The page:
Typically, around 85% of people will experience swallowing problems, medically known as dysphasia, at the end-of-life. What this means is that your loved one, or someone you care for, has trouble swallowing food, liquids, or both.

This is a 4-part series on Alzheimer’s Care and Swallowing Problems, and this episode is focused on The Basics.

  • In Part 1, I talked about the Basics of Swallowing Problems;
  • In Part 2, I talked about how to Modify Textures + Flavor  Building; and
  • In Part 4, I will talk about Maximizing Independence in Eating.

If you missed an episode, you can check them out where you found this one – or on my YouTube Channel, MelissaBPhD.


What is the underlying issue?

  • Limited range of motion
  • Dexterity limitations
  • Improving ease of self-feeding
  • Reducing spillage
  • Swallowing problems


Non-skid and non-slip mats are really good for holding not just dishes.

  • You can put these on a wheelchair seat to prevent that from sliding out.
  • Use them on the bedside table if they need to get to a cup.
  • Use those sticky little square things and put them around toothbrush   handles or maybe a razor so that the person has a bigger grip.


  • Cups that have a weight in the base are perfect for preventing spills.
  • Use a cup with a wider base so that it’s easier for them to set it down.
    • A closed handle cup is also recommended.
  • If the patient has too much of a tremor, find them a cup with an open  handle.
  • Nosey Cups are practical so that when you drink from the regular side of the cup and tip it up, there’s a spot for the nose, so you don’t have to hyperextend your neck.
  • Talking about lids, you could have a long spout type or short spout, and that also could have a straw hole that helps control the flow of the liquid and prevent splashing or spilling.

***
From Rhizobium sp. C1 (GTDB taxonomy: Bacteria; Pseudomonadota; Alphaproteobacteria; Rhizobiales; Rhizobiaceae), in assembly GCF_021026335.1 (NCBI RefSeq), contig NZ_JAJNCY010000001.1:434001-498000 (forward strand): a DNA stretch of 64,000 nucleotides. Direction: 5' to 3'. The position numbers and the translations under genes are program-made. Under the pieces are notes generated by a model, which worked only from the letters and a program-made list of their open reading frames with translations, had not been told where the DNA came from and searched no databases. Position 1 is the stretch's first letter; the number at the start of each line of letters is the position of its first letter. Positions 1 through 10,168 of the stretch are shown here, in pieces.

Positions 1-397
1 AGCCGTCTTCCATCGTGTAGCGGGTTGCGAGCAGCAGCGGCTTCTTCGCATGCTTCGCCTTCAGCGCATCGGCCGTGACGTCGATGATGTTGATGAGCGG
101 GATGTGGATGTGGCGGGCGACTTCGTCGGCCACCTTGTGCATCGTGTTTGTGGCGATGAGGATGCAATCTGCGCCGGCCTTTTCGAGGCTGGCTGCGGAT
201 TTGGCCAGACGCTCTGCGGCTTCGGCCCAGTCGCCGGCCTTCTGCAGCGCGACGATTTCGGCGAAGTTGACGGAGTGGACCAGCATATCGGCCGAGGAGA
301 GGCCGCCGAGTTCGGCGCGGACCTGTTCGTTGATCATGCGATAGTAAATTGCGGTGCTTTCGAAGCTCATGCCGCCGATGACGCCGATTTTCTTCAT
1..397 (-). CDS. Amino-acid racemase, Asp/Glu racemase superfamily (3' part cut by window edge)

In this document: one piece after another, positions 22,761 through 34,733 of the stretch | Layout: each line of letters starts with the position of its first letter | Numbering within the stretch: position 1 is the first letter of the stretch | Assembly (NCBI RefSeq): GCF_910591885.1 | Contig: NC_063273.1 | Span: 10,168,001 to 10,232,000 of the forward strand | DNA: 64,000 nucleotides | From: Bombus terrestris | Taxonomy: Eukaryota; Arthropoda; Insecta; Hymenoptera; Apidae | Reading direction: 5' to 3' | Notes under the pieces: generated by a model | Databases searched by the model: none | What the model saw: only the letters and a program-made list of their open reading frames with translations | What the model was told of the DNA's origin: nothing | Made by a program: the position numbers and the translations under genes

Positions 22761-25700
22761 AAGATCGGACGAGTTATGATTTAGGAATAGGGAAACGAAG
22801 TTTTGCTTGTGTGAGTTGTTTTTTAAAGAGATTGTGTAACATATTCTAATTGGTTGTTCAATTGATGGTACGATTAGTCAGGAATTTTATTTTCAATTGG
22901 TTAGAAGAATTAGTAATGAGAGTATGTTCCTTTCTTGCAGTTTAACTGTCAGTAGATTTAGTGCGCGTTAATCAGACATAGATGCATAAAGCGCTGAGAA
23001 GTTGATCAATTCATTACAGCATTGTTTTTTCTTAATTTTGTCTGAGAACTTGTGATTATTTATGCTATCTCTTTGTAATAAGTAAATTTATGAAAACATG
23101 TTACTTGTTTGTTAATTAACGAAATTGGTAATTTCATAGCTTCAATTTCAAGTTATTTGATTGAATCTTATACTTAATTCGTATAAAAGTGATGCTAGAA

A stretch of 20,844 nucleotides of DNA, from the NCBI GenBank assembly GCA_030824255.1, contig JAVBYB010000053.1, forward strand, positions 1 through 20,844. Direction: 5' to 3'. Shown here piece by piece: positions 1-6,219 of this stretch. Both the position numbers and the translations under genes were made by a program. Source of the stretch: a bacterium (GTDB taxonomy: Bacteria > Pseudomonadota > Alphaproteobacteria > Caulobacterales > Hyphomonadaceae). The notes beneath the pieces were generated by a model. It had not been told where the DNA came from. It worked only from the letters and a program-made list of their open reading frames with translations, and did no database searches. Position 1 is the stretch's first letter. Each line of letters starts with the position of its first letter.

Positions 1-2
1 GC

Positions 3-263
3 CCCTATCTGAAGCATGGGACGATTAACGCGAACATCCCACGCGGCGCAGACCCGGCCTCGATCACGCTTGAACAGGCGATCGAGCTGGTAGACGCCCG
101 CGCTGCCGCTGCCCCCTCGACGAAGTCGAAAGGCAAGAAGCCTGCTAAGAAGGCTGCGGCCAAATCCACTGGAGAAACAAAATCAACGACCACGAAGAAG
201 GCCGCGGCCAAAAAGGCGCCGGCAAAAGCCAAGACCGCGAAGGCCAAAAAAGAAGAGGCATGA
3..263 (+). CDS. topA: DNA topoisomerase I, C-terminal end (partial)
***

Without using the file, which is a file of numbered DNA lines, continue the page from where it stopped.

• Partitioned plates have compartments and give an edge so that you can scoop each of those food items separately.
  • A scoop bowl or a dish with a high curved rim on one side is helpful so that  the patient can use the utensil and it’s lower on one side to get into the bowl and then scoop the other side.
  • You can modify plates and either buy the plate with the plate guard on it, or you can buy pieces that clip onto your existing plates.


  • The added weight on the end of the utensils handle helps stabilize somebody’s hand if they have a tremor or weak grip strength.
  • Coated spoons are not recommended for Alzheimer’s patients who bite on the utensil every time you put it in their mouth.
  • Bendable utensils help maximize the person’s ability to feed themselves if they have a limited range of motion.
  • Put a strap on the utensil so it might be like a Velcro hook or has a loop closure.
  • Utensil tubing lets you put it on the end of any handle and objects more than just utensils. You could put it on the end of a razor or a toothbrush.



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About Melissa:

Melissa Batchelor, PhD, RN, FNP, FGSA, FAAN. I am a nurse, nurse practitioner, nurse educator and nurse researcher with over 25 years of experience in the aging and long-term care healthcare space. You can visit my website at MelissaBPhD.com to learn more about me, how you can work with me directly,
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